The Oceanarium at Bournemouth is appealing to fish and reptile owners to do their research before buying an exotic pet.
The seafront attraction takes weekly calls from members of the public who are looking to re-home their exotic pets, and while staff would like to say yes to everyone, they are simply not able to accommodate all the unwanted and oversized fish and reptiles.
Over the years the Oceanarium has given a good home to a Black tip reef shark, Bearded dragons, a 3' Green iguana, numerous catfish and Pacu, various species of terrapin and illegally imported Hingeback tortoises (brought to the Oceanarium after being confiscated at Heathrow airport), as well as other tropical fish which have outgrown their home aquariums.
The Oceanarium has its own 'Tankbuster' display in its Amazon area which is now stocked to full capacity with Red tailed catfish and Pacu and can take no more fish.
Sarah Barker, Aquatic Supervisor at the Oceanarium said: "It is essential that people understand the species they want to buy as this will help to determine how big the pet will grow, what specific diet it needs and will ensure the pet is provided with everything it needs to live a happy and healthy life."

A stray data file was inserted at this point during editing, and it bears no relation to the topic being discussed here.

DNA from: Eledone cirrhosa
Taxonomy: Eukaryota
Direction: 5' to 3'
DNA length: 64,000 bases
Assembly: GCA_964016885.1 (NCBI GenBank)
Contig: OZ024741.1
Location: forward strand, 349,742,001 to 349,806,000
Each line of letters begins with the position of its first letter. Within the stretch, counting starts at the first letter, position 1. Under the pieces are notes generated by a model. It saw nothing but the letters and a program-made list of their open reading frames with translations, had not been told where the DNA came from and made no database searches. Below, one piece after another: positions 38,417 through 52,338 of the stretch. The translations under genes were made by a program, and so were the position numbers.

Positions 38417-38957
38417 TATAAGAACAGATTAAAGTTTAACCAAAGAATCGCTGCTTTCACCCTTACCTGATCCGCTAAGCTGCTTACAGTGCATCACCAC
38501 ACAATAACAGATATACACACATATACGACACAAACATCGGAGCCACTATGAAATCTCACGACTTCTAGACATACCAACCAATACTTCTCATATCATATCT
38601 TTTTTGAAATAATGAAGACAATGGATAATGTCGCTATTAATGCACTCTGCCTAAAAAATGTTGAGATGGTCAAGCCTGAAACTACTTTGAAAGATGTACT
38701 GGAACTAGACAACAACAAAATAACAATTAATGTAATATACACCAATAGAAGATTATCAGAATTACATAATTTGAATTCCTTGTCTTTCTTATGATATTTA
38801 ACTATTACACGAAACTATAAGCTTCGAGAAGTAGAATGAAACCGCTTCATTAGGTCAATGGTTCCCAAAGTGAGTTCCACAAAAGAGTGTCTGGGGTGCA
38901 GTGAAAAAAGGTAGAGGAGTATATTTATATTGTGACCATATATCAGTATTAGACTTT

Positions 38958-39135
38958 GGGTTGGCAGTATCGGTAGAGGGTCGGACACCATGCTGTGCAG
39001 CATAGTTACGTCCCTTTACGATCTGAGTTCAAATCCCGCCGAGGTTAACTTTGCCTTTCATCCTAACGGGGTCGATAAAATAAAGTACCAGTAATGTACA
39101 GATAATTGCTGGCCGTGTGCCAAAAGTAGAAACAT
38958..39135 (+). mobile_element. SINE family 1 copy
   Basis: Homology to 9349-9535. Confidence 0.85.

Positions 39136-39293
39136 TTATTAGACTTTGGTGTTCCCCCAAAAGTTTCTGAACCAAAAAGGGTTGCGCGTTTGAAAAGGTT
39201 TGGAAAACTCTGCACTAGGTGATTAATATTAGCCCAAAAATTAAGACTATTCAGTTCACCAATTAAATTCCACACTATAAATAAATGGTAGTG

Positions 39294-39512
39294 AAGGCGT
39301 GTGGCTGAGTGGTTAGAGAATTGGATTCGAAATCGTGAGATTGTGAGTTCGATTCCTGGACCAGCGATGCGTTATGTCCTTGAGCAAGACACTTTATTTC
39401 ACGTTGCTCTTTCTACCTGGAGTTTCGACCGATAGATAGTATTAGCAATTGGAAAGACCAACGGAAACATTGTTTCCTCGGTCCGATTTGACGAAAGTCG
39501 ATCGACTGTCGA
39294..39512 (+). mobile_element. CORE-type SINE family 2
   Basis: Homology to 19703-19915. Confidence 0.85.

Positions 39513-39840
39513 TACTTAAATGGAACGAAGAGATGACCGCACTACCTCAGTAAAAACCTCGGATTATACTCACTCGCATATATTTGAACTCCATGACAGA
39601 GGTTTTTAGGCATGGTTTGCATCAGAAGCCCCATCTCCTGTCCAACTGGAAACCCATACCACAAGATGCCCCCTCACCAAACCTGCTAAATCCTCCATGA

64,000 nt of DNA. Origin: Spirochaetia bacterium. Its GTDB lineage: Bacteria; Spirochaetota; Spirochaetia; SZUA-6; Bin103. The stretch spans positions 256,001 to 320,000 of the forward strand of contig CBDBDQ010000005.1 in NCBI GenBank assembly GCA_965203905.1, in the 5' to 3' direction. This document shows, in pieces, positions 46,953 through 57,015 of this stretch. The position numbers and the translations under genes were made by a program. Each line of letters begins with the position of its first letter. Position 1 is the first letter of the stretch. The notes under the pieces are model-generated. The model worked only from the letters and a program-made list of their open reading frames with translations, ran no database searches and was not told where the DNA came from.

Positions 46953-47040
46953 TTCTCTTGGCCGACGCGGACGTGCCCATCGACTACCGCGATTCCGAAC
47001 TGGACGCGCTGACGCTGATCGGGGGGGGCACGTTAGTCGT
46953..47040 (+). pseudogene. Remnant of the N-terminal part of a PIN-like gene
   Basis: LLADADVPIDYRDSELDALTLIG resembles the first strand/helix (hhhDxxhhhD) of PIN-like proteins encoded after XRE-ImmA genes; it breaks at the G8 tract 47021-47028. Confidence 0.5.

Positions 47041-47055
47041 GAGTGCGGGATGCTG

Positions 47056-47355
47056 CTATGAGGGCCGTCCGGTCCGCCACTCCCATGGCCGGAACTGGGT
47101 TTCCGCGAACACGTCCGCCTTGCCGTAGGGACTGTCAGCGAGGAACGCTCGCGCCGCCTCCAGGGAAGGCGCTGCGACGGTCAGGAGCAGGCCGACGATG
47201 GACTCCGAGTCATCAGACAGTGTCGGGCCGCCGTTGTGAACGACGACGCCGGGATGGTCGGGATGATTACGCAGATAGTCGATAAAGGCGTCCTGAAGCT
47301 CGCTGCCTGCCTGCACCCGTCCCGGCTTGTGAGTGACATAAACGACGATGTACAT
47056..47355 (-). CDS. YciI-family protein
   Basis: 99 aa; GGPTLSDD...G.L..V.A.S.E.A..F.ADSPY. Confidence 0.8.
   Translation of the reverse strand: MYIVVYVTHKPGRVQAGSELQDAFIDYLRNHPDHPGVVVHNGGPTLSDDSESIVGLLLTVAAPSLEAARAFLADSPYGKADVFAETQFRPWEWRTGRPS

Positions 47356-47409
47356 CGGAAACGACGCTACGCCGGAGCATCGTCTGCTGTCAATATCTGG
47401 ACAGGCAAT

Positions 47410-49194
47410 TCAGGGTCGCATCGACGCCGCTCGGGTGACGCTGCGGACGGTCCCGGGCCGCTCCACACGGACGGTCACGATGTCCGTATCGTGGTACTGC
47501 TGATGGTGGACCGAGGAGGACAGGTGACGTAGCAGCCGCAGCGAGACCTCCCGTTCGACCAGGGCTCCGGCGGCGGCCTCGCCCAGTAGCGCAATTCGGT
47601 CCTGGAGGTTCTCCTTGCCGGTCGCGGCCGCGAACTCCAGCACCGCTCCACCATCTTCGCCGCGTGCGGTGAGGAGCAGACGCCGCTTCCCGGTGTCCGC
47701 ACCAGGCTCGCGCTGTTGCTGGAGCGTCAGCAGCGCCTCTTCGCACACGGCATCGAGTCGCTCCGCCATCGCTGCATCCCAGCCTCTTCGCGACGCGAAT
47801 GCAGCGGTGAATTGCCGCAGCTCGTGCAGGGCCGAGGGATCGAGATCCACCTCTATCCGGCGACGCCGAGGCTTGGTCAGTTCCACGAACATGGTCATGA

Creature donations from the public is not a problem only the Oceanarium faces — it is a growing national issue which sparked the NAW (National Aquarium Workshop) and the BIAZA Aquarium Working Group to create the Big Fish Campaign.
The campaign aims to highlight the problem public aquaria face of having to re-home large unwanted tropical fish.
Oceanarium curator Oliver Buttling comments: "At the Oceanarium we are passionate about the welfare of all creatures in residence here and although we hate to turn away creatures in need we find ourselves in a dilemma.
"We need to consider our current creatures first and it is very difficult to introduce new ones as this could upset the careful balance we have created. In addition newcomers could carry disease or infections. We have a duty to focus on species for conservation purposes as well as those which are unique and interesting to visitors.
"We therefore urge people to be informed before buying any exotic pets and to be responsible with the care of them."
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